Mobile Malware Leaves 90% Android Devices Vulnerable

A new family of malware, known as Godless, has been discovered as a serious exploit that leaves “virtually any Android device running Android 5.1 (Lollipop) or earlier,” vulnerable. That’s nearly 90% of all Android phones.

Researchers at Trend Micro Labs have uncovered a new family of mobile malware, aptly named Godless (detected as ANDROIDOS_GODLESS.HRX), that can virtually exploit any Android device running on Lollipop or earlier. Alarmingly, that’s nearly 90% of all Android devices currently being used around the world.

If that isn’t terrifying already, malicious applications that spread the malware were located by researchers on various app stores, including the biggest Android app store of them all – Google Play. The numbers get worse. The malware has already nearly a million devices around the world.

Rooted in Hell

The malware uses the open-source rooting framework called android-rooting-tools, a toolkit which typically bestows advanced admin and root privileges to its users. Or in this case, the malware.

The malware, in addition to the potentially devastating root privilege, can also receive malicious instructions from attackers to then download and install other malware applications in the background. While such threats typically end with unwanted apps and ads, they can also be wielded to install backdoors on targeted users.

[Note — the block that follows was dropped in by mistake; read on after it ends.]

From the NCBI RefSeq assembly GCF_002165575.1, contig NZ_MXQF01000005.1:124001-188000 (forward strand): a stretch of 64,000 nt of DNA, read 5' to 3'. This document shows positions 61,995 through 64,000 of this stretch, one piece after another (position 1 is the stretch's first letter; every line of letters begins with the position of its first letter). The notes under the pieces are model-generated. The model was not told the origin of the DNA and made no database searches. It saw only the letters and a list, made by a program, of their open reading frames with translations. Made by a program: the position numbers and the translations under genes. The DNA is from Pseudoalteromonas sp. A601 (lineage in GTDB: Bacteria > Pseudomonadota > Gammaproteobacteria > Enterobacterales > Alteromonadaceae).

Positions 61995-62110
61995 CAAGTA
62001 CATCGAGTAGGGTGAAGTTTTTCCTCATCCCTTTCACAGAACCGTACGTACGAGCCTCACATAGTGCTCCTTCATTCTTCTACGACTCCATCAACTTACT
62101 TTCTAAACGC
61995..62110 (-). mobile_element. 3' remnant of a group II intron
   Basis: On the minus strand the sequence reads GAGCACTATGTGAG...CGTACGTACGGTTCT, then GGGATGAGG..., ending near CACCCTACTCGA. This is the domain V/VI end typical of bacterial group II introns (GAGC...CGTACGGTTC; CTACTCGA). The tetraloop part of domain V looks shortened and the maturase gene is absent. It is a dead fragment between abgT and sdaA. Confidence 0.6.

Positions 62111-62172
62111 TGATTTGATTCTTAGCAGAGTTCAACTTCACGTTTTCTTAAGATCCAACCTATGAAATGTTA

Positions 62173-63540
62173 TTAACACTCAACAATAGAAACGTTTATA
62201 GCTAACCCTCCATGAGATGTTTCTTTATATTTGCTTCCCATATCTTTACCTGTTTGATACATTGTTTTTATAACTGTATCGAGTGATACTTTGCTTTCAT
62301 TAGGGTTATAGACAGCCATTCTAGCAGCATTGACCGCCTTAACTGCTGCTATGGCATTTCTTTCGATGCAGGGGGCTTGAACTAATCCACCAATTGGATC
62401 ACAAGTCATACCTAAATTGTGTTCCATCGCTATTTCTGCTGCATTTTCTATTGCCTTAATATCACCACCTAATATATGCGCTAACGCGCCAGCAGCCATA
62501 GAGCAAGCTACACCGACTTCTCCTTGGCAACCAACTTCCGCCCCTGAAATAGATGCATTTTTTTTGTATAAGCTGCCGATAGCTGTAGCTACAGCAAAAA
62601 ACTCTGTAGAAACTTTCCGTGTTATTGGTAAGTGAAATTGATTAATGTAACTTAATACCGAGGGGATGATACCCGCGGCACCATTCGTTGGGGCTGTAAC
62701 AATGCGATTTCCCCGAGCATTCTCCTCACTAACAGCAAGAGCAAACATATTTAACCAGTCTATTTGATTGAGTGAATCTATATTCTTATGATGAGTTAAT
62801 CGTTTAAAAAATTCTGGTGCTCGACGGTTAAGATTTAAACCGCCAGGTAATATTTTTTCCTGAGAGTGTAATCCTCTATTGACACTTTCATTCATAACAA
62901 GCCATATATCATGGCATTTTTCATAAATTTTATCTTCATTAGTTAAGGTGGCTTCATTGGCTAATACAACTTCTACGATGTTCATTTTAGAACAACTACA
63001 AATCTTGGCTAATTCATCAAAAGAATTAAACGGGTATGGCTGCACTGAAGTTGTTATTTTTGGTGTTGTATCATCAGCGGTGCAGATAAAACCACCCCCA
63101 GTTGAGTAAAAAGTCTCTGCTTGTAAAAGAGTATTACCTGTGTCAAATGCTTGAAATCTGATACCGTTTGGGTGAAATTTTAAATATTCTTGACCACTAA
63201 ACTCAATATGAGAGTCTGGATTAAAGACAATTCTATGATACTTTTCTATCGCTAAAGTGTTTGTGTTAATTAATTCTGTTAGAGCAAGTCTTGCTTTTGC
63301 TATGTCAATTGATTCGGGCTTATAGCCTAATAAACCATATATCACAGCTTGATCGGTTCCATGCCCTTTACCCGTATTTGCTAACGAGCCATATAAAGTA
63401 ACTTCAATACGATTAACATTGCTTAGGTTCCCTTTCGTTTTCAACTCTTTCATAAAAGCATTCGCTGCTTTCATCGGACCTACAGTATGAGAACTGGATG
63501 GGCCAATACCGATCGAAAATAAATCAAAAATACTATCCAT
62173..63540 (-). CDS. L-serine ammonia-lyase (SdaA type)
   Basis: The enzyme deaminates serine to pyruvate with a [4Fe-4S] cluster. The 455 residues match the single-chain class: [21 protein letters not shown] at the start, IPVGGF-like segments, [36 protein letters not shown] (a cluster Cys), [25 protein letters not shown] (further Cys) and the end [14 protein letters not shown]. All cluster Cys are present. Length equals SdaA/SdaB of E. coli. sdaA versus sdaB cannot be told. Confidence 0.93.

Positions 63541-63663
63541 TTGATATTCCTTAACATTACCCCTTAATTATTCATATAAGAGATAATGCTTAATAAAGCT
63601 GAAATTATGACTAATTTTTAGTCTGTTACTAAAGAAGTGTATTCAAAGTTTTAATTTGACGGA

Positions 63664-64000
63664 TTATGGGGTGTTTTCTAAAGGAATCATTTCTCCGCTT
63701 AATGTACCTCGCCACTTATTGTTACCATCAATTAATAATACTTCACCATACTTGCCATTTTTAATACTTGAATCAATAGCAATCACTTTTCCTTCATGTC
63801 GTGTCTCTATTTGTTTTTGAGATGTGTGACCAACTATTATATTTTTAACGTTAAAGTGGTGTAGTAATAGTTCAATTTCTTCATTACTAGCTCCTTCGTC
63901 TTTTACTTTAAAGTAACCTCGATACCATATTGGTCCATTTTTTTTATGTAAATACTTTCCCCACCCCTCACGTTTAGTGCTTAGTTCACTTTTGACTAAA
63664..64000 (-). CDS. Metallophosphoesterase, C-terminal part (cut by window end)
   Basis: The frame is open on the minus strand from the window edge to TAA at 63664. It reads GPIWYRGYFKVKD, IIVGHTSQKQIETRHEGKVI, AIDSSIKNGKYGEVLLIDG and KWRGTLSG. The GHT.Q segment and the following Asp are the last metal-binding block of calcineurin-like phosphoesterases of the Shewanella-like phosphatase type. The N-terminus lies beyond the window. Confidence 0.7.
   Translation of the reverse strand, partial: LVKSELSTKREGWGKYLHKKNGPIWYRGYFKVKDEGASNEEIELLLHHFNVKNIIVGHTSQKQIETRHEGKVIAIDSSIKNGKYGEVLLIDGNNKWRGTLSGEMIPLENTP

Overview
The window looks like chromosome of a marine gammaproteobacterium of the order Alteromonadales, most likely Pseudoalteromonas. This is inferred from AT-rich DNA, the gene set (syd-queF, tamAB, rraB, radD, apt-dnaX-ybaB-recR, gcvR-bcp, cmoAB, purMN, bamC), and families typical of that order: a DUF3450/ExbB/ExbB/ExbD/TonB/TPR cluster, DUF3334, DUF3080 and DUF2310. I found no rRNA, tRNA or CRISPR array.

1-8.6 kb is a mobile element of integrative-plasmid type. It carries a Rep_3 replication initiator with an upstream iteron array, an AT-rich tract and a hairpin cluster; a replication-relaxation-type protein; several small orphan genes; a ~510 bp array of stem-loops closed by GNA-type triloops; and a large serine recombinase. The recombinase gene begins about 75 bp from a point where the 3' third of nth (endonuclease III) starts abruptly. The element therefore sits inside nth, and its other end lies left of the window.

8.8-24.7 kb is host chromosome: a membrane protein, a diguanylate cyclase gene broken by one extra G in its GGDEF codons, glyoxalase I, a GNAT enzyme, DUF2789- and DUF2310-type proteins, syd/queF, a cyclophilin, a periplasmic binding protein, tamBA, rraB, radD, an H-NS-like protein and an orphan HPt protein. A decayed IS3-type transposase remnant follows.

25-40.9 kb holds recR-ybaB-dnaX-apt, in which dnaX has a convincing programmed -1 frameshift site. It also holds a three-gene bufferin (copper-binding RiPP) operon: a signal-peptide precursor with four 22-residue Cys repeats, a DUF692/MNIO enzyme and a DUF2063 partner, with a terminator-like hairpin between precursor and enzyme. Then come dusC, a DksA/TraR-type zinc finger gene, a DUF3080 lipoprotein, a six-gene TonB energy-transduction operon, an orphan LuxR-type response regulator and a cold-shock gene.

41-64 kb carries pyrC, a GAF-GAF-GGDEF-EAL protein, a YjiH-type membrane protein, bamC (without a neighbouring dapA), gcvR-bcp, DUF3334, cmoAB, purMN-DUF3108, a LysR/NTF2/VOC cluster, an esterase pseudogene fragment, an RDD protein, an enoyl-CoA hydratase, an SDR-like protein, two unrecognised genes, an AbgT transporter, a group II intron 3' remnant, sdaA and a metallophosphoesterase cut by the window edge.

Related read: 100 Million Android Devices at Risk Due to Baidu SDK Vulnerability

When a user unknowingly installs the malicious application, the malware pauses, waiting for the screen of the targeted device to be turned off. The malware then proceeds to root the device. Following the rooting procedure, the payload is installed as a system app. This particular action makes the malware even harder to remove.

Some of the malicious applications spreading the malware include utility apps such as flashlight apps and Wi-FI apps.

Trend Micro recommends that users always check to see a developer’s credibility before installing any application. The cybersecurity firm has not listed a fix. It’s blog post read:

There is absolutely nothing wrong with rooting one’s mobile device. It can have several benefits in terms automation, performance, and basically getting the most out of a device. But when a malware roots a phone without a one’s knowledge, that’s where the fun stops.

Image credit: Pixabay.